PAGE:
9. Insulate the reservoir with clothing - a litre of water at 37°C cools to about 32°C within 15 min when left at room temperature.
In rectal fluid infusion, sterility is not as fundamentally important as it would be in IV or IO infusion but it is still best practice to boil or sterilise the water, especially in areas of poor sanitation or during an outbreak of infectious disease.
Water will be absorbed into the mucous membrane of the colon but not in the same way as a porous material would (such as sponge) which works on capillary action. Water is absorbed and transported across the mucous membrane using sodium ions. Without the sodium, much of the water will be flushed out creating an enema.
In some parasitic and bacterial outbreaks, ion transport is impaired meaning water from the colon is not reabsorbed, hence the diarrhoea. The one ion-transporter which is unimpaired is the glucose-sodium cotransporter which uses glucose to aid sodium (and therefore water) reabsorption. As such, including glucose into the solution will aid fluid infusion.
While clean water would do, sterile water would be better and Oral Rehydration Solution containing both sodium and glucose, such as Dioralyte®, for example, would be ideal
10. Ask or assist the patient to lower clothing below the waist.
11. The casualty is positioned in the Safe airway Position on their left side. The sigmoid colon bends to the casualty’s left. Positioning on this side encourages fluid drainage into the colon.
12. Wash hands with soap and water or use alcohol gel. Dry hands thoroughly.
13. Wear protective gloves (if available).
14. If water-based lubricant is available (for use with laryngeal airways), lubricate the tube sparingly. In extremis, lubricate the tube with antiseptic cream. Do not be tempted to use sun cream, moisturiser or anything fragranced. Over-lubricating the tube will also increase the likelihood of the tube coming out or going in too far.
15. Remove the entire mouth piece from the drinking tube and cover the open end with your gloved finger to prevent fluid loss.
16. Insert the tube 10-20cm into the anus, proportionate to the casualty’s height. The main risk is perforating the rectum wall.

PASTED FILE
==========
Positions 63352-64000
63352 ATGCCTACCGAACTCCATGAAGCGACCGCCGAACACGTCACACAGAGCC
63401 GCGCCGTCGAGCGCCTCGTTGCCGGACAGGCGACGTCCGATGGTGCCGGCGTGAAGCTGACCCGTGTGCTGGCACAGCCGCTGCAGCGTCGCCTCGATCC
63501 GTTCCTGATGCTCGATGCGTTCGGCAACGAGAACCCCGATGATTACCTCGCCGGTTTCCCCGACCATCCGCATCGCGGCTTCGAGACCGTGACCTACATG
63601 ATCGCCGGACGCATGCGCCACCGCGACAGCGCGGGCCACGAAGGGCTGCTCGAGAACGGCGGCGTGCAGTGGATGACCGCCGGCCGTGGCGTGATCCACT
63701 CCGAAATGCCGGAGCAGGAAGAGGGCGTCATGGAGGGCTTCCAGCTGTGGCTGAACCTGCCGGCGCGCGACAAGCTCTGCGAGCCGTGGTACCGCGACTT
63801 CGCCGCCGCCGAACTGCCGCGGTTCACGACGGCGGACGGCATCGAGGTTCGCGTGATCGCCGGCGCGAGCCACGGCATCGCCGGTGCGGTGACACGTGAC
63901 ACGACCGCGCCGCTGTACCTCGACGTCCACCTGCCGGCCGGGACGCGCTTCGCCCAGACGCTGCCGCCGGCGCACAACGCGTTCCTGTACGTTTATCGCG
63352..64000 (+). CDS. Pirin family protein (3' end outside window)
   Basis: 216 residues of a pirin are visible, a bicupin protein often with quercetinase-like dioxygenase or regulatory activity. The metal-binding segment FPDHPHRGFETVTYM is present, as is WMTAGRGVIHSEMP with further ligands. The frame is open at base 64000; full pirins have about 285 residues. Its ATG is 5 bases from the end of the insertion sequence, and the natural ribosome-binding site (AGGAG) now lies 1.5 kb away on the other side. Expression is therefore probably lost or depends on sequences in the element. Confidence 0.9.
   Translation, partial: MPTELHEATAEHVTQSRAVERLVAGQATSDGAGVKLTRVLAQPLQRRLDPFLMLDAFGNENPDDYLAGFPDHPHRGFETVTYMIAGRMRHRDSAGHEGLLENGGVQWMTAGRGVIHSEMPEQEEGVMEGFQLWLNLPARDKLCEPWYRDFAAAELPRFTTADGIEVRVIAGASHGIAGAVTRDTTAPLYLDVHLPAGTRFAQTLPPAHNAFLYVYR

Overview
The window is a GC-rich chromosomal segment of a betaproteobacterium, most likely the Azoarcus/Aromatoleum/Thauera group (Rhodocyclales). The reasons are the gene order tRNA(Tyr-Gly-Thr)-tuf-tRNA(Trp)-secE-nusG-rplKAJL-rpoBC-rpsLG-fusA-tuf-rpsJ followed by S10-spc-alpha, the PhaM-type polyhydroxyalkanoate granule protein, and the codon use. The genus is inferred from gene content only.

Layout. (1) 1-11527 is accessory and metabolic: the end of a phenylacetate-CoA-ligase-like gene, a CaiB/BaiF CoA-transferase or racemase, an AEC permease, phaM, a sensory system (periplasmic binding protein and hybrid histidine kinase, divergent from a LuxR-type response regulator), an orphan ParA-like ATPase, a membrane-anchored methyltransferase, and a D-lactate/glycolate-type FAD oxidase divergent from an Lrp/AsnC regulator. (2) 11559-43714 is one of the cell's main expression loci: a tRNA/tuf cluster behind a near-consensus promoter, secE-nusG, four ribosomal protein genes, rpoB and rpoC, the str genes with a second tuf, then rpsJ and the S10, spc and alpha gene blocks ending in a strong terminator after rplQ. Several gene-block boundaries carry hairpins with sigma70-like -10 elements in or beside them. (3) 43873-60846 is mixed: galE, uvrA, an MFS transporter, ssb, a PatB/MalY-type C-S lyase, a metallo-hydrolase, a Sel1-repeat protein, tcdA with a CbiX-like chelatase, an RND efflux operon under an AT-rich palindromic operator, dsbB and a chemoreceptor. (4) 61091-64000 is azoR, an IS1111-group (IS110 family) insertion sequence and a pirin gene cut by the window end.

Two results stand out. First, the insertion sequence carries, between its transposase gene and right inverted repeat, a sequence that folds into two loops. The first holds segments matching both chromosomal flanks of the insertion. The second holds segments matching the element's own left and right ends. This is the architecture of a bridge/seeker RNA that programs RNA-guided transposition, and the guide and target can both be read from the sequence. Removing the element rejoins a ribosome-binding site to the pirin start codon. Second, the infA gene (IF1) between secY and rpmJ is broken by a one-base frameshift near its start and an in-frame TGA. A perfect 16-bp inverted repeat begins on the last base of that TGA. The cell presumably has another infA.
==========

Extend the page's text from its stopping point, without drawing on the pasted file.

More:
17. Take a loop of tape around the hose. Close to the anus, and anchor each end to each buttock. This will a) bring the buttocks together to reduce fluid loss and b) prevent the tube from moving.
18. Lay the reservoir on top of the casualty’s body.
19. Package and insulate the reservoir with the casualty to limit heat loss from the reservoir.
20. The system is gravity-fed, allowing the rectum to absorb only what is needed. Do not be tempted to force fluid into the rectum. They won’t like it. Neither will you.
1. Recheck the fluid bag. When topping up, record volumes given and at what time. Absorption rates and time frames will be required at handover.
2. Monitor vital signs. Significant findings are breathing rate returning to a normal range and a detectable radial pulse.
3. Co-ordinate ongoing transport as soon as possible.
4. Liaise with the receiving hospital about the need for intravenous access, fluids or blood.
5. Potential problems include leakage, bowl movements and flatulence.
1. Nanson J. (2000) “Methods of fluid administration for resuscitation and hydration in difficult circumstances: part 2, alternative routes.” Tropical Doctor. 30(3): 172-175
2. Grocott MP, McCorkell S, Cox ML (2005) “Resuscitation from hemorrhagic shock using rectally administered fluids in a wilderness environment.” Wilderness and Environmental Medicine. 16, 4, 209-211.
3. Girisgin AS, Acar F, Cander B et al (2006) “Fluid replacement via the rectum for treatment of hypovolaemic shock in an animal model.” Emergency Medicine Journal. 23, 11, 862-864.
4. Bruera E, Schoellar T, Pruvost M. (1994) “Proctoclysis for hydration of terminally ill cancer patients.” The Lancet. 344:1699
5. Steiner N, Bruera E (1998) “Methods of hydration in palliative care patients.” Journal of Palliative Care. 14, 2, 6-13.
6. Iserson KV (2012) Improvised Medicine: Providing Care in extreme Environments. McGraw Hill. New York. 141-142